About Skin Cancer

Skin cancer occurs when abnormal skin cells begin to grow out of control and take the form of “lesions,” such as moles, ulcers or bumps. Including the least aggressive types, skin cancers accounts for nearly half of all new cancers and is increasing in incidence. The three most common types of skin cancer include:

  • Basal cell carcinoma forms in the lower part of the epidermis—the outer layer of the skin. It is a slow growing skin cancer that accounts for approximately 75 percent of all skin cancers. Most of these are cured with just a minor procedure.
  • Squamous cell carcinoma develops from keratinocytes, flat, scale-like skin cells that lie under the top layer of the epidermis that make a substance called keratin, which helps protect the body. Most of these are cured with just a minor procedure.
  • Melanoma is the less common form of skin cancer, but is the most dangerous. It tends to most commonly affect people with fair-skin, freckles and moles, and can also be genetic. Melanoma is highly curable in its early stages.

The exact causes of skin cancer are unknown, but the most widely recognized risk is excessive exposure to ultraviolet (UV) radiation—sunlight being the main source of this radiation, but artificial forms such as those associated with tanning beds put people at excess risk. Certain types of moles increase a person’s chance of getting melanoma. Also at risk are people who have been treated with immune suppressant medicines, such as organ transplant patients. Once a person has been diagnosed with one melanoma, he or she is more likely to have future diagnoses of melanoma.

Skin Cancer Screening & Diagnosis

The best screening for skin cancer is a self exam of your skin. Any signs or symptoms should be discussed with your physician. An easy way of remember signs and symptoms is the “ABCDEs” of melanoma:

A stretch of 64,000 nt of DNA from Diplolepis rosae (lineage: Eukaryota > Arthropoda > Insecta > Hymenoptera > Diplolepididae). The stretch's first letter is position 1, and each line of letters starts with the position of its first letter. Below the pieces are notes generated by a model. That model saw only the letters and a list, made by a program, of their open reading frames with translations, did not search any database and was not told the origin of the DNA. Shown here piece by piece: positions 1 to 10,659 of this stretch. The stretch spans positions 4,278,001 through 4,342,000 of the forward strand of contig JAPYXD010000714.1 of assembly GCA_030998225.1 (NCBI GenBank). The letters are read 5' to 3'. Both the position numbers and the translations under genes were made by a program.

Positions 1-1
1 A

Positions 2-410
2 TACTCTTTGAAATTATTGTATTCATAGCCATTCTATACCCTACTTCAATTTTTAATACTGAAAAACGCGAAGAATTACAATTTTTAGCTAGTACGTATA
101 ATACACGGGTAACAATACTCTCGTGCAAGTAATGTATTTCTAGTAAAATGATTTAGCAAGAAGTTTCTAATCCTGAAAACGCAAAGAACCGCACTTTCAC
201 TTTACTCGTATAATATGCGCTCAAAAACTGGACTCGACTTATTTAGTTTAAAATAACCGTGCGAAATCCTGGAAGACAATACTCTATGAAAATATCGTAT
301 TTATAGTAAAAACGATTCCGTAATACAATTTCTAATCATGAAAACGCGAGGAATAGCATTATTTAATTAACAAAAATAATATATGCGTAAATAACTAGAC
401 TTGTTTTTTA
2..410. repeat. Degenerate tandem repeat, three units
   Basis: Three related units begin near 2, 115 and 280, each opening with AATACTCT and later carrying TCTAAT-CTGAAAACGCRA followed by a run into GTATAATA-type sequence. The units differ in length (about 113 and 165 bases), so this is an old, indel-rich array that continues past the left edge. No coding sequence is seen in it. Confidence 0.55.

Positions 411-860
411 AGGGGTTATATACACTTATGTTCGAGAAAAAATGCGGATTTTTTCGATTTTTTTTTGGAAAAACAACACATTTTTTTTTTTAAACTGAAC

• Asymmetry: Moles that are unequal in size from one half to the other.
  • Border: Moles with irregular, scalloped or undefined border
  • Color: Variations in mole color (including tan to brown, black, red or blue)
  • Diameter: Moles with a diameter larger than a pencil eraser (greater than 6 mm)
  • Elevation: Moles that are raised (elevated) from the skin.

Patients who present with suspicious symptoms to their primary care physician will most likely undergo a biopsy (for melanoma detection) of potentially affected tissue by a dermatologist or a surgeon. Diagnosis is then confirmed through pathology tests of the tissue.

If a diagnosis of skin cancer is made, a physician will determine the severity or stage of the cancer, including whether it has spread to other areas of the body. Each cancer type has its own classification system.

Multispecialty Team

NorthShore University HealthSystem physicians and the team at the Kellogg Cancer Center work collaboratively and are dedicated to putting patients and families at the center of a healthcare experience that delivers compassionate, quality care.

Every week, our multidisciplinary team meets to discuss each patient’s case in detail and to design a personalized treatment plan. Your team may include your dermatologist, medical oncologist, surgeon, radiation oncologist, genetics counselor, pathologist, nutritionist, radiologist, and researchers focused on you. This meeting of the minds provides each  patient with an individualized care plant to create the path for the most successful outcome. Our approach emphasizes open communication, collaborating with each other personally and through one of the most advanced electronic medical records systems in the country.

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